Ghana News-Government says it is unable to tell exactly when any of its factories under the One District One Factory (1D1F) policy will be completed.
Trade Minister, Alan Kyerematen, told Parliament Wednesday that the project will be led by private sector players, indicating that they would be able to provide the timelines for completion.
Mr. Kyerematen said 700 proposals have been received so far for the construction of various factories. 256 of these proposals will be considered for financial support, he revealed further.
He said government’s investments in each of the factories will not exceed 30% of the total cost of the factory.
A GHS 2.5 billion credit facility has been secured from various banks for those with good proposals, the Minister revealed.
Meanwhile, Mr. Kyerematen’s inability to tell when any of the factories will be operational has been construed by the Minority in Parliament as an indication of government’s lack of ideas about how to implement the campaign promise.
However, Mr. Kyerematen insisted the initiative is on course and will deliver the expected jobs.
Briefing in parliament
Mr Kyerematen assured the business community that the government would continue to provide the right conditions and to facilitate access to finance and market under the 1D1F programme.
He said although the programme was designed to be private sector led, the government would identify both local and foreign financial institutions to give financial support to entrepreneurs under the initiative.
The Member of Parliament (MP) for Keta, Mr Richard Mawuli Quashigah and Mr Daniel Kwesi Ashiamah, MP for Buem had asked the questions.
Mr Quashigah wanted to know whether there was an implementation plan for the 1D1F policy initiative, and if so whether the Ministry would furnish the House with a copy.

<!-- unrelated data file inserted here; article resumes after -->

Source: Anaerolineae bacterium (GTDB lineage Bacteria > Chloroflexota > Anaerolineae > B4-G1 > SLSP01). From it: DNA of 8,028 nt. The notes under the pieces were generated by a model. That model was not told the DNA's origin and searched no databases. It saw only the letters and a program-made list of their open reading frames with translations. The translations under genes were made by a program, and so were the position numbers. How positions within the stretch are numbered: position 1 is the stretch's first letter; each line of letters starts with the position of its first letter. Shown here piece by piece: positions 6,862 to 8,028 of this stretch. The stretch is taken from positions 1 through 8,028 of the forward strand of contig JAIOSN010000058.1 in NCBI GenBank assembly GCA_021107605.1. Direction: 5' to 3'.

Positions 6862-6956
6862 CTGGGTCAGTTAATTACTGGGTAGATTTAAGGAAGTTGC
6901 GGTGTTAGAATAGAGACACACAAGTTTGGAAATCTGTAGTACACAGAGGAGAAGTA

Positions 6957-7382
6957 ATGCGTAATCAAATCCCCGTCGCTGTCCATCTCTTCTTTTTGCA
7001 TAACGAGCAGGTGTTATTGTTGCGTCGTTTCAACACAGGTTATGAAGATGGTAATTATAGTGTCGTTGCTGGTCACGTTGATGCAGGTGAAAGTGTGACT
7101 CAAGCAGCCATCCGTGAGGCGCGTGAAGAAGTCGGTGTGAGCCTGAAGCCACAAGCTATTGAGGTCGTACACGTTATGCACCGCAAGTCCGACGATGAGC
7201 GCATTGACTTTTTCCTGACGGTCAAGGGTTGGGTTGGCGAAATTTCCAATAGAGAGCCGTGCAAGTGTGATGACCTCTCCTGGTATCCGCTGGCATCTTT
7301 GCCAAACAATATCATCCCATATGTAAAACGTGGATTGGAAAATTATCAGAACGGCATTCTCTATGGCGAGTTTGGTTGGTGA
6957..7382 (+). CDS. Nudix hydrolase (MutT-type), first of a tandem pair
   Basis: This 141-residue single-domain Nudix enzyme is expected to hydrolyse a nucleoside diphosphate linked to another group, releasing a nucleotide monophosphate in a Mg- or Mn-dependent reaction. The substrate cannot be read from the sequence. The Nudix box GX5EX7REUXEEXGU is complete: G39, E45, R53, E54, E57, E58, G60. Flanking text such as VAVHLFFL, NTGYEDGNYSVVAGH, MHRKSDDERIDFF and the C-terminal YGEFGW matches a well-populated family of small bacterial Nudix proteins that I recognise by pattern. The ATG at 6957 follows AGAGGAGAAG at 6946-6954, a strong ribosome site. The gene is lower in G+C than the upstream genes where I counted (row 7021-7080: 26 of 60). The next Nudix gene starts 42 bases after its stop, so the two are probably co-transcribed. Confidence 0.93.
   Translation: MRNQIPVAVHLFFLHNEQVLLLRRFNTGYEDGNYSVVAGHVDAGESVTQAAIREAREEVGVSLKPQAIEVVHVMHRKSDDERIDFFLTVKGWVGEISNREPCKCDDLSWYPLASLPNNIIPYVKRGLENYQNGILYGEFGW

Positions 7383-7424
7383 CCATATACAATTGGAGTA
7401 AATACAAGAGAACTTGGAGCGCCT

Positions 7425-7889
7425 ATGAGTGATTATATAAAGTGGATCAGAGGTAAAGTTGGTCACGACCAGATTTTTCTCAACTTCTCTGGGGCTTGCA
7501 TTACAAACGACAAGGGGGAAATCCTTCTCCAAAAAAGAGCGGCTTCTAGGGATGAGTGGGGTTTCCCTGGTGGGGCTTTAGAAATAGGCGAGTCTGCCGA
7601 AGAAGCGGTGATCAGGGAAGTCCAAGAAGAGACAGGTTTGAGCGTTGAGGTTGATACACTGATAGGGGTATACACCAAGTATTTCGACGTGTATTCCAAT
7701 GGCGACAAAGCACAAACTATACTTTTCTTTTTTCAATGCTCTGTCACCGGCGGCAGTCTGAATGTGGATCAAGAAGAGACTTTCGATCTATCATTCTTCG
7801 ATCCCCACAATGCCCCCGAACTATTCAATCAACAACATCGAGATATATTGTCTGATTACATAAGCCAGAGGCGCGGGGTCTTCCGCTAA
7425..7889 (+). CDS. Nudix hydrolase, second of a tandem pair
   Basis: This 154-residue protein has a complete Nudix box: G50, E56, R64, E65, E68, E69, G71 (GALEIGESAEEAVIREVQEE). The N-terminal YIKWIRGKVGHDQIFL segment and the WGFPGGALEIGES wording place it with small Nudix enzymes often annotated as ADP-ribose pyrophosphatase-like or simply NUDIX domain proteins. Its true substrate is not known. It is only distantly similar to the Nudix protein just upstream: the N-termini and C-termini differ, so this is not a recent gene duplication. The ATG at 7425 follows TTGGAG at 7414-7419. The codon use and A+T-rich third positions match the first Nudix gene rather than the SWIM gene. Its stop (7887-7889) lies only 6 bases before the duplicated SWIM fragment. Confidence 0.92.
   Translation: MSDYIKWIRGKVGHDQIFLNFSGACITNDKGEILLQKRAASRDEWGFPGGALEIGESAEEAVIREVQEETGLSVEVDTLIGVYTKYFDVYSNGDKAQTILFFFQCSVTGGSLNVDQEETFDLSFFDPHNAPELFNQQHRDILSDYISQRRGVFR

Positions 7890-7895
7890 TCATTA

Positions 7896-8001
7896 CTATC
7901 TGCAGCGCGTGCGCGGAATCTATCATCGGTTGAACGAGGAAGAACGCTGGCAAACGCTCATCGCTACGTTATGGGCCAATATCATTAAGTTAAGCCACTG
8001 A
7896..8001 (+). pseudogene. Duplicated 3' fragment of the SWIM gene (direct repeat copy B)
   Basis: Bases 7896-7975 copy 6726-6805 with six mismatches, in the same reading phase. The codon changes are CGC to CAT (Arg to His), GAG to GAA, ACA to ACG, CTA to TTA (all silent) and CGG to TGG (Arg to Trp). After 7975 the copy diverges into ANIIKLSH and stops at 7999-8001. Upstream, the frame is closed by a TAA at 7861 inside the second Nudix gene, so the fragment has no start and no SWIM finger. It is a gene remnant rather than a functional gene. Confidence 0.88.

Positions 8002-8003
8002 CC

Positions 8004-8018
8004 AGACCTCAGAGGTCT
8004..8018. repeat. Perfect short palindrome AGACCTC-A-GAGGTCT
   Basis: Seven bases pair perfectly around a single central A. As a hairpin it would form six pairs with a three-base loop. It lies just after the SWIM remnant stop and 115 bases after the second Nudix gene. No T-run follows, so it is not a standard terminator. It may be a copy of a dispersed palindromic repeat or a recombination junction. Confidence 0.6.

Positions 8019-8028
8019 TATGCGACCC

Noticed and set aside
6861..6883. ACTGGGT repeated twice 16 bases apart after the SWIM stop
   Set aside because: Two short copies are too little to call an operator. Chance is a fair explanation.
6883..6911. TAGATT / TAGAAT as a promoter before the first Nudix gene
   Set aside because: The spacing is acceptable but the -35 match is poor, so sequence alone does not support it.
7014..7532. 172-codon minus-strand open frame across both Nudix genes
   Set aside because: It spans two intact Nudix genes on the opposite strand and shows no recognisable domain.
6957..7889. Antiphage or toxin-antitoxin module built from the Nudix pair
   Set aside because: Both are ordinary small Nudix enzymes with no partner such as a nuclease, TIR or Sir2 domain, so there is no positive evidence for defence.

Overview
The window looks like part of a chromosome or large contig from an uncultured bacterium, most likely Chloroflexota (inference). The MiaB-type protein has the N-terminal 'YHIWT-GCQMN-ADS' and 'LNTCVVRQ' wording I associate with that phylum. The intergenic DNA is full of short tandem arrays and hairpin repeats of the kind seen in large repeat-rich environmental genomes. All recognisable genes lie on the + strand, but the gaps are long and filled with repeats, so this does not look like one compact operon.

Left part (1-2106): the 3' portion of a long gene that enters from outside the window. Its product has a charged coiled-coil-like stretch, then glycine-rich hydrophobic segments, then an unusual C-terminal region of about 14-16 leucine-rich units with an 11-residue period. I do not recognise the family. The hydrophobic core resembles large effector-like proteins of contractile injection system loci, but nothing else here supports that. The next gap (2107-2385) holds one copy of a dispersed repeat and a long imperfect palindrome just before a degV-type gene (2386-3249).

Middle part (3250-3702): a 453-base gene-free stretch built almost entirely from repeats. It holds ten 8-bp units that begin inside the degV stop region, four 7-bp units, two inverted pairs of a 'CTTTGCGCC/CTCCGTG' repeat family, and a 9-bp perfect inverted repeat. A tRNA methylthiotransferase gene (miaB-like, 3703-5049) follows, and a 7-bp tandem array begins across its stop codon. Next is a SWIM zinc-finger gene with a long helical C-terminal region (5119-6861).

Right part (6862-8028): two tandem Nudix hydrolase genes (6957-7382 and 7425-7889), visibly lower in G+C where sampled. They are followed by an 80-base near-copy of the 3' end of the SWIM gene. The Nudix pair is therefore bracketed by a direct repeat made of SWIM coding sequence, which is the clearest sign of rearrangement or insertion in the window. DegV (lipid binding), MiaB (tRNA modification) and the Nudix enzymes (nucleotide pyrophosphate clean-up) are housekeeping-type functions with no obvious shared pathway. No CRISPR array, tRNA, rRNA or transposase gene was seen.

Mr Ashiamah asked the Minister whether there was a standardised structural design for the 1D1F and who would be responsible for it, and the responsibility of the Government of Ghana in the 1D1F project.
The Minister said his ministry had developed a Concept Paper and an Implementation Framework to guide the implementation.
The implementation involved some key tasks – identification of the natural resource endowment of each district, profiling of potential projects based on the natural resource endowment, and the selection of one or more projects to be designated as District Enterprise Project.
Added to these were the identification of Business Promoters for each project and the development of a Business Plan or Investment Memorandum for the selected project, the Incorporation of each District Enterprise Project as a private limited liability company under a public private partnership arrangement (PPP), or as a wholly privately owned company.
“All PPP projects under the 1D1F are to be managed by the private sector with a representation of government, only at the level of the Board,” the Minister said.
He announced that a Technical Support Group had been established at the Ministry for technical backstopping for the implementation of the projects.
The Minister said the cost of each project would range between $1 million and $10 million.
Equity contributions of both the government and the private sector would be used to leverage additional debt financing from local or foreign banks.
Government would also support farmer-based organisations in the form of extension services and access to credit.
Mr Kyerematen told the House that there were going to be a series of investor meetings for potential investors where investment memoranda prepared for the various District Enterprise Projects would be presented.
He promised to make a copy of the Concept Paper and Implementation Plan available to the House.
Touching on the issue of structural designs, he said the structural design for each factory was determined by the Business Promoters, taking into account the nature of the technology required as well as the environmental conditions within the vicinity of the factory.
To ensure that the structural design of the factories did not pose a threat to the survival of communities in and around the factory, officials from the Environmental Protection Agency, Community Water and Sanitation Agency, Ghana Standards Authority, Foods and Drugs Authority and District Planning Officers had been included in the District Implementation Support Teams.
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